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HRA Issues Extreme Weather Pet Advisory

The Humane Rescue Alliance Humane Law Enforcement and Animal Control division has issued the following Extreme Weather Pet Advisory:

The Washington, DC region is expected to experience extreme heat this week, with temperatures above 90 degrees. It is imperative that all pet owners provide proper care for pets, as outdoor conditions are not appropriate for companion animals.

Residents are advised to bring their pets indoors and to limit outdoor time. District of Columbia law states that an animal cannot be outdoors for more than 15 minutes during periods of extreme weather without human accompaniment or adequate shelter. Extreme weather means temperatures above 90 degrees Fahrenheit.

When the temperature is above 80 degrees, a dog kept outside must have access to adequate shelter. This means a dog must have access to a shelter shaded by trees, a roof, a tarp, or a tarp-like device.

DC law also states that animals shall not be left alone in a vehicle in such a way that endangers the animal’s health or safety.

If residents witness an animal emergency, including animals left outside in extreme temperatures, please call 202-576-6664.

HRA advises pet owners to be aware of the following 10 important tips in dealing with extreme heat:

  1. Keep your pets indoors when temperatures are extreme and in the shade when they are outdoors.
  2. Walk your pets early in the morning or later in the evening to avoid the hottest part of the day.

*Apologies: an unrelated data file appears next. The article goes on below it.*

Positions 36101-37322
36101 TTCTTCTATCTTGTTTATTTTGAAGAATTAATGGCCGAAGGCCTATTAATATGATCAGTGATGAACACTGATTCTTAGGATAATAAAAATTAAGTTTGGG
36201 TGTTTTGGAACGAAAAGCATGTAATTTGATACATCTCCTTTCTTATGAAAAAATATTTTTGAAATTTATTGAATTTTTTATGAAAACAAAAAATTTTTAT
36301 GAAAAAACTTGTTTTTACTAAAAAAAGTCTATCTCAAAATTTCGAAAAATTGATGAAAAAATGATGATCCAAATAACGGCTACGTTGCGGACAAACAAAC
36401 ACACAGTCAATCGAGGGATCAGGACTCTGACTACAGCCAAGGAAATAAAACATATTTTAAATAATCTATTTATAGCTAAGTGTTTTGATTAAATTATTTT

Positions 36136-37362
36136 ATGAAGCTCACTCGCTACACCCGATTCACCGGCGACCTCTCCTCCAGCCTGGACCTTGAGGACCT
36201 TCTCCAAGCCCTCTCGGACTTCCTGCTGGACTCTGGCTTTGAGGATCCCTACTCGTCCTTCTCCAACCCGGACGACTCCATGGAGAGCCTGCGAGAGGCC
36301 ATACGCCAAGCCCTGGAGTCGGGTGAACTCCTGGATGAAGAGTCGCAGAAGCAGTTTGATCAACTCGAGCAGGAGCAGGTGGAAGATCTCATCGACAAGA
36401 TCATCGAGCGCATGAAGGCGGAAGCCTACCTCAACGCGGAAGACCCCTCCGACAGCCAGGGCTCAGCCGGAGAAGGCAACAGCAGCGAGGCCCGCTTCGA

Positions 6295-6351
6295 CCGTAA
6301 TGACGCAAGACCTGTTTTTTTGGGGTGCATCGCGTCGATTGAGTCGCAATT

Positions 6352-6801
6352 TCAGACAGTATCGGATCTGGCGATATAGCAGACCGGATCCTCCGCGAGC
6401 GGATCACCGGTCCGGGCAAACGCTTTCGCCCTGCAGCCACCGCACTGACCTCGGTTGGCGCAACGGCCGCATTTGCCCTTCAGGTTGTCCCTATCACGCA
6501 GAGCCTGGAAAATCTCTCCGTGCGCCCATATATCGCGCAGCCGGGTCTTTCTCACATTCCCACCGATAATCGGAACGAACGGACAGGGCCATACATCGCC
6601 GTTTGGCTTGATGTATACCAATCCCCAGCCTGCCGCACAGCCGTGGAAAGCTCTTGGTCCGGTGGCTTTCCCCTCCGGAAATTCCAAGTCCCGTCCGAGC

3. Give pets plenty of water to avoid dehydration. When you walk your pet or take your pet outside, carry water with you.
  4. Never leave your animals alone in a parked vehicle. Temperatures in cars can increase rapidly and become lethal.
  5. Animals with short noses such as Bulldogs, Pugs, Boston Terriers and Persian cats, are especially vulnerable in the heat. Dogs and cats cool themselves by breathing through their mouths, but those with flat faces cannot cool as quickly and need extra attention.
  6. If your pet is panting excessively, drooling, struggling to walk, is lethargic or has bloody diarrhea or vomiting, know that that these are potentially signs of overheating. 
  7. Windows in the home that are open should have screens. Pets can fall out of open, unsecured windows.
  8. Be careful with dogs on asphalt in the heat.  Not only are their paws sensitive but because their bodies are closer to the asphalt, they can overheat more easily.
  9. As always, if you think your pet is in distress due to the heat, call your veterinarian as soon as possible.
  10. If you are hot, your pet is too! 
Posted by Dani Rizzo at 12:00 PM